Something you may notice in this photo is the cute USB in the middle of the box. Now, as much as I like gift boxes, I despise press releases. I'm a blogger, I don't do press releases. Especially press releases about Fair And Lovely. That will never happen.

I understand the marketing concept behind this, but do you understand bloggers? Do you even read my blog?

Monday, December 09, 2013

More Girly Confessions.

I have a confession to make, and it is quite girly.

After living for years in scrubs and a lab coat, I don't quite know how to function in regular human clothes. And being forced to live in them this year as I have been working in an office and having time to actually see my friends is making me discover things.

Examples of my wondrous discoveries:

  • Items that are in style will inevitably go out of style. Just buy clothes you actually like.
  • A black dress can save your life.
  • I should never wear white dresses, they make me look like a profiterole.
  • I still haven't mastered wearing skirts.
  • Whatever examples of dressing my age I google look terribly ridiculous.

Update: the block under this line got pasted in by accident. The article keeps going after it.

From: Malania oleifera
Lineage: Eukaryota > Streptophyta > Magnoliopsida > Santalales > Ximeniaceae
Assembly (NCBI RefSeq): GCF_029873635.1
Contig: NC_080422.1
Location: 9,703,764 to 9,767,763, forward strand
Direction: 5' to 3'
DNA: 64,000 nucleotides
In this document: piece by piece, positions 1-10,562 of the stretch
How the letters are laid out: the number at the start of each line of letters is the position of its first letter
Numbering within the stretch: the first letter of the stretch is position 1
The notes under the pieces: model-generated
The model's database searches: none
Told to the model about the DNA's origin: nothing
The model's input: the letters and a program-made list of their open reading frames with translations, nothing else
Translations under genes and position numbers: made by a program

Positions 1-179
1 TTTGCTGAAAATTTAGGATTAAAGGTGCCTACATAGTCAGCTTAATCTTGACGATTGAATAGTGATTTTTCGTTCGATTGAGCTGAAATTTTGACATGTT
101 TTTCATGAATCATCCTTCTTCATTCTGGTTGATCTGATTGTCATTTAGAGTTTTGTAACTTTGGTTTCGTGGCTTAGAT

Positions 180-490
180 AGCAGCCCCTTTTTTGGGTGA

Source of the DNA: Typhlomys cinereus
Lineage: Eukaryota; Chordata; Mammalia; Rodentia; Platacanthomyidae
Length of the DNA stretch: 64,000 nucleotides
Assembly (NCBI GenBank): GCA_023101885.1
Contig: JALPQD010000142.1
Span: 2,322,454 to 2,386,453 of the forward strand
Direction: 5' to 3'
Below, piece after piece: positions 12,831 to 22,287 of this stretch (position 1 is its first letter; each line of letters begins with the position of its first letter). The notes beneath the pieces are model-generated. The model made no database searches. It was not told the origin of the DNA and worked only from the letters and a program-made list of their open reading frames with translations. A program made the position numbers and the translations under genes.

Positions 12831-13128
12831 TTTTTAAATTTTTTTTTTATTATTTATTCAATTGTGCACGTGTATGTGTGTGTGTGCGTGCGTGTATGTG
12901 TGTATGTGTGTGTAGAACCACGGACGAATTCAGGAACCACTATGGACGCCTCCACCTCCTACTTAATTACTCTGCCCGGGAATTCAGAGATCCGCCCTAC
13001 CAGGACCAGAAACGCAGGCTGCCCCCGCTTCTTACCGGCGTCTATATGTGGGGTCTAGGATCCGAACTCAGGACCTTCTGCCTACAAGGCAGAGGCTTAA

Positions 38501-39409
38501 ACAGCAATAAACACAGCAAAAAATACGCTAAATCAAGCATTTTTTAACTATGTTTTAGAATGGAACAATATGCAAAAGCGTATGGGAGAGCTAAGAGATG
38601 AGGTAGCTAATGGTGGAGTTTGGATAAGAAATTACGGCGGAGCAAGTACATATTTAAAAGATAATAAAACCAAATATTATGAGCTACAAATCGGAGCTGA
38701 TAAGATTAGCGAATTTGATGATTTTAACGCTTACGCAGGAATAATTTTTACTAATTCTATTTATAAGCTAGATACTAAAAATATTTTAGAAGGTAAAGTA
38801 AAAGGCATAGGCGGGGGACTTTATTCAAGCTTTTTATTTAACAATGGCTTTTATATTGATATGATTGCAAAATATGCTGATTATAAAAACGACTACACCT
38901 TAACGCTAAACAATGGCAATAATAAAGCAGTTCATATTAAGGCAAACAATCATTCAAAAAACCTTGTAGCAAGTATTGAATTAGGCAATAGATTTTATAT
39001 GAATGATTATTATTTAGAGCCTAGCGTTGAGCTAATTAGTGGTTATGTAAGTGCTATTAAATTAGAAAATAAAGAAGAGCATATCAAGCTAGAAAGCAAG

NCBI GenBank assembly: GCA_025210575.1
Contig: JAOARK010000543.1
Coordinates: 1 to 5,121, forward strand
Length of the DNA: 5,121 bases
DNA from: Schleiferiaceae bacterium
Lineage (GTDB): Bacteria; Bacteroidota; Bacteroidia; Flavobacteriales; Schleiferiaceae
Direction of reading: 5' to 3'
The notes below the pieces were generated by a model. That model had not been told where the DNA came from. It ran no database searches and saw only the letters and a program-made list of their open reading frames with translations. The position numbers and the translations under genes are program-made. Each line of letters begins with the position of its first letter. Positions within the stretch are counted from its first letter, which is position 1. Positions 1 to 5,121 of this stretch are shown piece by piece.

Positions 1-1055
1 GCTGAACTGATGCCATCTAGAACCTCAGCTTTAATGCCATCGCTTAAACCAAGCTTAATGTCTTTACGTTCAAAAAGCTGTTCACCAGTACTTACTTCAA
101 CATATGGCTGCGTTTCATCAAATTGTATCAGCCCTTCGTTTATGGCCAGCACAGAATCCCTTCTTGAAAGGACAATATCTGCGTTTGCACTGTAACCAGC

• I seriously miss my blue hair. But then, I'm almost 30.
  • I don't feel good in an abaya, regardless of how pretty. I want to wear real clothes.
  • I can't wear heels anymore, I think I abused my feet enough.
  • You can never have enough bags. Or shoes.
  • Men's shoes are so comfortable! Only finding a pair in 39/40 is quite difficult.
  • Did you start on your own real jewellery collection? You should.

What have you discovered?

Saturday, December 07, 2013

About Them Curls - Part Two: The Curly Quick-Fix

Warning: Another severely girly post. For the first part, [Click Here]

All curls are schizophrenic, some are bipolar.

When at the mercy of one's curls, one must find a quick-fix in order not to look like the long lost sister of George of The Jungle. Here are a few:
  • Up-dos:
A few pins, a hair band, and some dexterity. Quite simple, really. The simplest being the top knots and high buns. Some simple chignons can work wonders. Here are a few links:  (My favourite!)